A long but fabulous day: 72 miles on mostly quiet roads or trails. And sunny. What a contrast to Monday!
We cut Robert E. Lee’s last supply line as we headed south of Petersburg, leaving those chasing Lee and Grant’s ghosts to fade toward Appomattox while we headed southwest to South Hill.
This is rural southern Virginia, where towns have been left behind as the tobacco industry survives on life support and the interstate (I-85 in this case) saps their commercial life. Truly a case where a developed East Coast Greenway could bring some badly needed cash into these communities. We rode some of the time on U.S. 1. Where I live, it’s three scary lanes of traffic in each direction, and you’d be insane to bike on it. Here, traffic is insanely light.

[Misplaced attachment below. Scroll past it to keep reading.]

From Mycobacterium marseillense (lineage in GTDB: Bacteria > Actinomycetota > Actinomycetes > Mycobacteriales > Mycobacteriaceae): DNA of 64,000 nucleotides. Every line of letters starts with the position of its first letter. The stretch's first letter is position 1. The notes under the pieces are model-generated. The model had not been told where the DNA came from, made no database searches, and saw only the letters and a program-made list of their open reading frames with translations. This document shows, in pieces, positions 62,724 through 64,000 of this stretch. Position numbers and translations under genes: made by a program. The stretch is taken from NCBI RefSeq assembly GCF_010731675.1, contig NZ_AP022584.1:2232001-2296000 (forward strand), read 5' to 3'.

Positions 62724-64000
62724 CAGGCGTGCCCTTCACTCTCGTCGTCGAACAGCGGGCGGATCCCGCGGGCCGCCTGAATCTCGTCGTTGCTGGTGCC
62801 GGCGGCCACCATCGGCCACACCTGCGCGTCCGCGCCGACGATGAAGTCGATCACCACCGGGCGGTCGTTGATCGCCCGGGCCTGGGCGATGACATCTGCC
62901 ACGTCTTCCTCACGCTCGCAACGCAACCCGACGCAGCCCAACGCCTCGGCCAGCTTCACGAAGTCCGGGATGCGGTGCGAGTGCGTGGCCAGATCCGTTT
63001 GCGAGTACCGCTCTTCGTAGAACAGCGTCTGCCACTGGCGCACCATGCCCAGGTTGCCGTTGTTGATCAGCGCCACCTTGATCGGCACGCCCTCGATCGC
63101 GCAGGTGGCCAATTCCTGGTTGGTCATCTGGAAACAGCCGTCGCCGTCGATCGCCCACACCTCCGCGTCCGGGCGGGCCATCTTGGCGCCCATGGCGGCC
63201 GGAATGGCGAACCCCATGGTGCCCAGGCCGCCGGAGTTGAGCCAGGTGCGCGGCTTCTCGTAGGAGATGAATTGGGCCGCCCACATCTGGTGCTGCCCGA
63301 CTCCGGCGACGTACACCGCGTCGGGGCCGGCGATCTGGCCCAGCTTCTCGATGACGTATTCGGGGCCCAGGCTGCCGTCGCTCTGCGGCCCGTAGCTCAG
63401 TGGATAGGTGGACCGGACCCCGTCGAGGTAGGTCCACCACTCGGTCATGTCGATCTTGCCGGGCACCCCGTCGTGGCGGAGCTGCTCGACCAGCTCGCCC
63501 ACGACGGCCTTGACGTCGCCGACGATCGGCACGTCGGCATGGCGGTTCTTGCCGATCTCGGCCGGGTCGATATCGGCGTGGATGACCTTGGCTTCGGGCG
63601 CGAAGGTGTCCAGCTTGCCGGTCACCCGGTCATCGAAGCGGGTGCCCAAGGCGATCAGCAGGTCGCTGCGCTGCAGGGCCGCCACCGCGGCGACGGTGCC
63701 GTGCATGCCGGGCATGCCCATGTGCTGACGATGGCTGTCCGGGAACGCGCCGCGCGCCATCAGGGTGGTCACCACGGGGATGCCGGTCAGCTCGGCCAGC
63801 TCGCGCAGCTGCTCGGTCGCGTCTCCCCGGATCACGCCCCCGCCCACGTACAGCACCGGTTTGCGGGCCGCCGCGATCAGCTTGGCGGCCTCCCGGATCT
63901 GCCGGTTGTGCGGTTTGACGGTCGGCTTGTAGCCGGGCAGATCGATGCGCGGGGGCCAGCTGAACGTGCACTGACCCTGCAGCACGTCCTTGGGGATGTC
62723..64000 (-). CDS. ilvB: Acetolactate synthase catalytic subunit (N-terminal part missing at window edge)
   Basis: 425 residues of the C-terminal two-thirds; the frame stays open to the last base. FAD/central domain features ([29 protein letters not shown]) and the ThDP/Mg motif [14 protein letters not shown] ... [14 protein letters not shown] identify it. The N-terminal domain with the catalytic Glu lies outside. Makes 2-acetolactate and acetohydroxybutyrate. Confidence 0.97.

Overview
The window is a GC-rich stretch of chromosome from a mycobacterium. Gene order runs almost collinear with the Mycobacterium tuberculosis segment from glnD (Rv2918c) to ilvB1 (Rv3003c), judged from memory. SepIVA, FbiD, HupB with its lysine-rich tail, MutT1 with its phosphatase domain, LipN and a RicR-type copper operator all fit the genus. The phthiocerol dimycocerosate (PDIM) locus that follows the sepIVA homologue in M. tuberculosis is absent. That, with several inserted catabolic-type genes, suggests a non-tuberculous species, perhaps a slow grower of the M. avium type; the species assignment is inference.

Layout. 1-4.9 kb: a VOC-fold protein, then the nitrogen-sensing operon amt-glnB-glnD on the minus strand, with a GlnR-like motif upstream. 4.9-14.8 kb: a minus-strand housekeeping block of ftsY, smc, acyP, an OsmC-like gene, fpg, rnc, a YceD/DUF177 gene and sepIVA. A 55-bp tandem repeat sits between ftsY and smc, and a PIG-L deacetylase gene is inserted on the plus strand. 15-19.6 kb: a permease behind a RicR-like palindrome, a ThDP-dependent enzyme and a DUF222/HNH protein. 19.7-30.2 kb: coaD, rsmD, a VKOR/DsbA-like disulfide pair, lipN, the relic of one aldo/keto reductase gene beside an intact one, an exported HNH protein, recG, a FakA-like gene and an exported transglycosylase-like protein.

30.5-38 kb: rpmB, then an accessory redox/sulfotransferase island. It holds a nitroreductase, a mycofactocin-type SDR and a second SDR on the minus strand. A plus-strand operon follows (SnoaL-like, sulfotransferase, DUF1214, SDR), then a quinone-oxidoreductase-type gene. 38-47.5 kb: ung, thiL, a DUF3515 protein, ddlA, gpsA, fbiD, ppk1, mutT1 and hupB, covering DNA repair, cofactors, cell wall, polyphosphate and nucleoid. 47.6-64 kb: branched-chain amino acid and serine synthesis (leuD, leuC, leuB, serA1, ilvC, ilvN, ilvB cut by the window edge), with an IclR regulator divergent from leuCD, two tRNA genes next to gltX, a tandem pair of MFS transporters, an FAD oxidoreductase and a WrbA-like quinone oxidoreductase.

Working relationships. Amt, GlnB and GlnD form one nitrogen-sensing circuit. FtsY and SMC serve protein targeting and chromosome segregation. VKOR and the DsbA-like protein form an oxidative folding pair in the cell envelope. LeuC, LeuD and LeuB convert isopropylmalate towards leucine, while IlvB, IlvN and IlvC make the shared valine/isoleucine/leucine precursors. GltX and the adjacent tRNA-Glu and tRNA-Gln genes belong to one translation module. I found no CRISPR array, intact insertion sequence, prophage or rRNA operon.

My roommate and another rider had an encounter with some Confederates, clearly living in the past. You can read about it here.
We didn’t encounter anyone quite that, um, colorful. Here’s some of what we found along the route instead:
I decided that climbing to the top of this fire observation tower was foolhardy. Others went ahead.
Mike, who is driving the U-haul with our luggage, surprises us with last night’s leftover pizza as we paused by the side of a road.
Brunswick stew, allegedly first concocted in Brunswick County. I was told it’s supposed to be so thick that you can eat it with a fork.
A warm welcome (and massages) from Lawrenceville, on the Tobacco Heritage Trail.
This great East Coast Greenway sign spotted on the Tobacco Heritage Trail.